Lloyd says his health, not a ProTeam contract, is his 2014 priority

  • By Gregor Brown
  • Published Jan. 13, 2014
  • Updated Jan. 13, 2014 at 10:57 AM EDT
Matthew Lloyd won a stage and the climber's jersey at the 2010 Giro d'Italia. Photo: Andrew Hood |

MILAN (VN) — Australian Matthew Lloyd dropped out of the professional ranks after stints with Lotto and Lampre to sign with Jelly Belly-Maxxis last week, a third division squad. However, he is happy with the decision and glad to be in good health.

“I don’t worry about it, about not being in the pro level,” he told VeloNews from Melbourne. “I’ve been through the steps, I’ve been successful but if I don’t have the results then I don’t have guarantees in a top-level team. It’s a good lesson to the younger guys. You can’t just join a team based on your past successes.”

Lloyd’s successes include top 20s in the Ardennes Classics, and a stage win and the mountains classification in the 2010 Giro d’Italia. Several setbacks followed.

Lotto contract

A car hit Lloyd while he was training in December 2010. He broke his shoulder in the accident, but even worse was the fact he re-aggravated an injury to his spine suffered in a crash at the Amstel Gold Race a year prior. Soon after, early into the 2011 season, team Lotto and Lloyd annulled their contract.

The team said, “Recent incidents during the first races disputed in 2011 by Matthew for our team made this collaboration impossible.”

Lloyd read the comments on the Internet at the time. Rumors said he was drunk at Vuelta al Pais Vasco (Tour of the Basque Country), his last race for Lotto.

“I did nothing wrong. I’ve heard the different stories,” he said. “I find it funny to read those on the Internet. On both sides, though, no one did anything stupid.

“The broken shoulder was almost too close to the 2011 season to allow me to recover quickly. They had different people they had to deal with — organizations can be challenges. They had to deal with 30 guys. The only solution at that point was to let it loose. That’s what happened. I didn’t fall out with one person. I remain friendly with everyone at Lotto.”

Health an issue

Lampre contracted Lloyd but could not help his back. He raced all of the 2012 season but only part of 2013, dropping out of the Volta a Catalunya in March.

“I went back to Australia, the main issue was health,” Lloyd said. “I broke my elbow in the 2012 Tour de France and I still had trouble from my spine. Getting fit day in and day out was troubling. I didn’t want to damage my system.”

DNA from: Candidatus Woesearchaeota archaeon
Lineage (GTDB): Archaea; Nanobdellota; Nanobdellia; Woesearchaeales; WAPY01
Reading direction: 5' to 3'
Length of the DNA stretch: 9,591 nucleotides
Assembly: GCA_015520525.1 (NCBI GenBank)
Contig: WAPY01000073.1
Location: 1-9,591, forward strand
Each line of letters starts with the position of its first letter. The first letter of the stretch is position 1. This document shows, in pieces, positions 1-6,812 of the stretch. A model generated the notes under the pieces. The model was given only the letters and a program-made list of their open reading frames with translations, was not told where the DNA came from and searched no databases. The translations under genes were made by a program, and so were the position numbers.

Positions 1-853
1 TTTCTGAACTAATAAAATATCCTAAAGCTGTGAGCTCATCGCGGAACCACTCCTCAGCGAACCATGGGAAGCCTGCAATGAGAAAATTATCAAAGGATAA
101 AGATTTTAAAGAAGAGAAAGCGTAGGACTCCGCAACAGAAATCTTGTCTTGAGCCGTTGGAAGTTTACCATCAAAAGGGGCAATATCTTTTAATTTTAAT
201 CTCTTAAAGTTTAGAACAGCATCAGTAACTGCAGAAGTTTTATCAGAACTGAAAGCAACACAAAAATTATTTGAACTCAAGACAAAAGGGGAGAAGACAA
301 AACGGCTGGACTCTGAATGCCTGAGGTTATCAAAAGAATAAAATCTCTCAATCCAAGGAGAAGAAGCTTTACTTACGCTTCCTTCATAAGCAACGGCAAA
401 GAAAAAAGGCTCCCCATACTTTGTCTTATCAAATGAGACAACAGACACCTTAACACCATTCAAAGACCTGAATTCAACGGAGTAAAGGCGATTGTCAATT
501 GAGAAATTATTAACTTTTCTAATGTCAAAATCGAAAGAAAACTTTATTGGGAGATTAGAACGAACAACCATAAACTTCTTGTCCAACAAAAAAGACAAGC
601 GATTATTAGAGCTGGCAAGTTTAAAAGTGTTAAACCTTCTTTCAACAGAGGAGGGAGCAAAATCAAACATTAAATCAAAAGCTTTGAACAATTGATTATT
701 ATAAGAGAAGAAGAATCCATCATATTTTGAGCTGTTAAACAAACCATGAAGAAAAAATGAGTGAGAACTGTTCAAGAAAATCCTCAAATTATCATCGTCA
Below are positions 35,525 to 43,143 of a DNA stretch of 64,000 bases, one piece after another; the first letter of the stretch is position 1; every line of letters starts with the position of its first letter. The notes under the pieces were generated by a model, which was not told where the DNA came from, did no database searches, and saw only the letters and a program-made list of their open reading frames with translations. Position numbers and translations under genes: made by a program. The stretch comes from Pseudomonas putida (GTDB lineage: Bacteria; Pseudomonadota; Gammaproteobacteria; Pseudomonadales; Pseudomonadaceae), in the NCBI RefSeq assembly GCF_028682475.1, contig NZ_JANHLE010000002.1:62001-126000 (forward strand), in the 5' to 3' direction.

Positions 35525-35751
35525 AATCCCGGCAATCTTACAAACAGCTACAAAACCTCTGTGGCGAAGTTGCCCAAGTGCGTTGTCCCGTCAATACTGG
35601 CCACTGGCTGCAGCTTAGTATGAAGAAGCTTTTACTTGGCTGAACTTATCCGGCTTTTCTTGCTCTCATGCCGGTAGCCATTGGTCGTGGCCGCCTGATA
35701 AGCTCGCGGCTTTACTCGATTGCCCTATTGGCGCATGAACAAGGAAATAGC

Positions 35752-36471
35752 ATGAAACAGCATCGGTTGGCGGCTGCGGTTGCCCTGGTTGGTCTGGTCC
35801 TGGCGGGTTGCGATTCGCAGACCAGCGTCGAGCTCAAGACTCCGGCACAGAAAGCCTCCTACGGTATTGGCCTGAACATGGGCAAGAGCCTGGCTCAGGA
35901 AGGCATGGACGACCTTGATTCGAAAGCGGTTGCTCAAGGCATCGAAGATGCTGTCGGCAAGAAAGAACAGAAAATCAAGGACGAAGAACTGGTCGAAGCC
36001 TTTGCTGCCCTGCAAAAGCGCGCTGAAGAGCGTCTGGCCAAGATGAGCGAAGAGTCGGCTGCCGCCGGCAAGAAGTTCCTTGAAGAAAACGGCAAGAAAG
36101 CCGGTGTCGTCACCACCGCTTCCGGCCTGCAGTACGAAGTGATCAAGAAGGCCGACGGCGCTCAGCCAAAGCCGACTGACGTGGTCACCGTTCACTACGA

Lloyd got married, healed, and began training again. He said he felt “twice as strong” but it was too late to return to Europe and race with Lampre, and too late to secure a contract in the first or second division.

“It takes time to heal and recover,” he added. “Guys don’t often enough give it that needed time.”

U.S. schedule with Jelly Belly

Lloyd lived in San Diego with his family as a boy. He said he will base himself part-time in California while racing with Jelly Belly. The team announced it signed Lloyd last week. He will meet his new teammates at a camp in early April.

If it goes well, Lloyd and Jelly Belly should race the Amgen Tour of California and the USA Pro Challenge. After a year with Jelly Belly, Lloyd will weigh his options.

“After many years at the top level, I’d like to return to perform at that level again,” said Lloyd, who recorded a DNF at the Australian national road championships on Sunday. “I’m not going to worry about it before it exists, though. I’d be happy to do it if I had not been injured. Now, I’ll target the races the best I can with Jelly Belly. If it works, I’ll continue, otherwise I’ll do something else. I’m only 30.”

FILED UNDER: News / Road TAGS: /

Gregor Brown

Gregor Brown

Bikes kept Gregor Brown out of trouble growing up in Oklahoma — BMX, freestyle and then watching Greg LeMond's Tour de France wins on CBS television's weekend highlights shows. The drama of the 1998 Tour, however, truly drew him into the fold. With a growing curiosity in European races and lifestyle, he followed his heart and established camp on Lake Como's shores in 2004. Brown has been following the Giro, the Tour and every major race in Europe since 2006. He will tell you it is about the "race within the race" – punching out the news and running to finish – but he loves a proper dinner, un piatto tipico ed un vino della zona.

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